Wand interview

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March’s sophomore album release Golem saw Los Angeles-based Wand state their claim as a face-slapping psychedelic force to be reckoned with, inviting you on a juvenile joyride to bold, head-melting dimensions unknown across nine treacherous tracks.

Fast-forward six months and Wand are still skidding through the grimy back-streets of sludge rock and doom with gusto, yet this time around there’s even more on offer. To investigate the trio’s new-found Crazy Horse-indebted groove, we sent Yasmyn Charles down to Brighton to catch up frontman Cory Hanson and find out how, exactly, their new album 1000 Days became reality.

What was the formative process of Wand and how did it come into being?

Well, the three of us went to art school together and after we all graduated we all had a bunch of different projects and I just kind of asked everyone if they wanted to play music together… so we did. It’s a pretty unremarkable story! [Laughing]

Did you have any idea of the sound direction you wanted to take?

I was listening to a lot of 70’s German, kind of krauty music at the time and I’d been playing in a lot of Rock n Roll bands and then decided I wanted to start a more ‘arty’ rock-driven project I guess.

Do you feel you’ve kind of achieved that with Wand?

Yeah, I mean it was maybe a good choice because there are a lot of musical directions you can take at any given time. So it makes it easier to be inspired than maybe working within a more succinct genre of music that’s more defined by the traditions it’s partaking in.

Would you say that residing in LA has had a positive influence on your sound due its current and past musical history or has it had no effect at all?

Well I’m from LA and I’ve never lived anywhere else so I think it has had a huge effect on me in terms of growing up there and sort of seeing the way things have changed. LA’s an interesting city because it has these really intense moments of scene proliferation, it’s an explosion of bands then it will kind of eat itself and then it has to start over from scratch. Then there’ll be moments where LA seems so attractive then huge lulls where it’s a very unattractive place to be and everybody hates it. And right now for some reason there’s like a really big light shining on the place that I’ve lived forever and everyone is transplanting themselves into the city and it’s kind of bizarre to me.

Golem sounded far more acerbic and abrasive than Ganglion Reef and this was supposedly down to a shift in songwriting away from you to greater inclusion of the rest of the band. Has this been the same for 1000 Days?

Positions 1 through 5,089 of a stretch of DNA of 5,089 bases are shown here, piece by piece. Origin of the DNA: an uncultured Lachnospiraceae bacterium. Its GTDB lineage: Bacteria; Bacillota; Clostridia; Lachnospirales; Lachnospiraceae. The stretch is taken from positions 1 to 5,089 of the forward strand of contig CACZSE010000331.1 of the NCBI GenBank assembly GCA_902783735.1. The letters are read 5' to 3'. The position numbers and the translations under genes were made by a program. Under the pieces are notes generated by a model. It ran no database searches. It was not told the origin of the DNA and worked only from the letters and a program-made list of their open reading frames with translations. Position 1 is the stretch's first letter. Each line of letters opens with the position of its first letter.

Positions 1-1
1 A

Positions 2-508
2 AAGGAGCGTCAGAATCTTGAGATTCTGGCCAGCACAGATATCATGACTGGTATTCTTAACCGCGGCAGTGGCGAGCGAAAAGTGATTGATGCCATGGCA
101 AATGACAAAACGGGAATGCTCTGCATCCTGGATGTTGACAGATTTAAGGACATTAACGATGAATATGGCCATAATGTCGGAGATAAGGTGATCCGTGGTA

I feel like our process is constantly evolving because we’re always trying new ideas and configurations of writing songs. With 1000 days, it was within the sort of framework for which we wanted to make the album in terms of it being a lot larger and more about having the space to make mistakes and experiment with things. Both Golem and 1000 days are very performance intensive. We spent a lot of time in a rehearsal space for like hours and hours and hours just reconfiguring songs, breaking them apart and trying to find every possible outcome that we could. The only rule that we had for 1000 days was that every single part of the process for writing a song, the song had to change dramatically. It had to be altered from one moment to the next; it could never be played the same way twice.

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Is this something you recreate live as well?

Yeah, we try. I mean it’s interesting because we don’t really like to play the songs the way they are on our records. For us the records are these things we spent a lot of time making and in order to stay true to the writing process and the kind of spirit of the songs, they have to change within the structure of a performance. It’s a very different space than a recording space.

You’ve said that Golem was recorded at “not an upbeat time”. Has the atmosphere affected the output on 1000 Days the way it did with Golem?

We’ve gone through a lot of changes as a band. And personally through a lot of highs and lows in our short career that have totally influenced the way that the records are shaped and the kind of themes that get brought into the songwriting and the recordings and the way that we treat the recordings. We definitely have no intentions of making a happy record or a sad record but rather something that’s a little more true to the time we spend in the band and out of the band.

There’s definitely a sense of that on the albums. There’s no emotional guidance, you form your own emotive ideas about the music.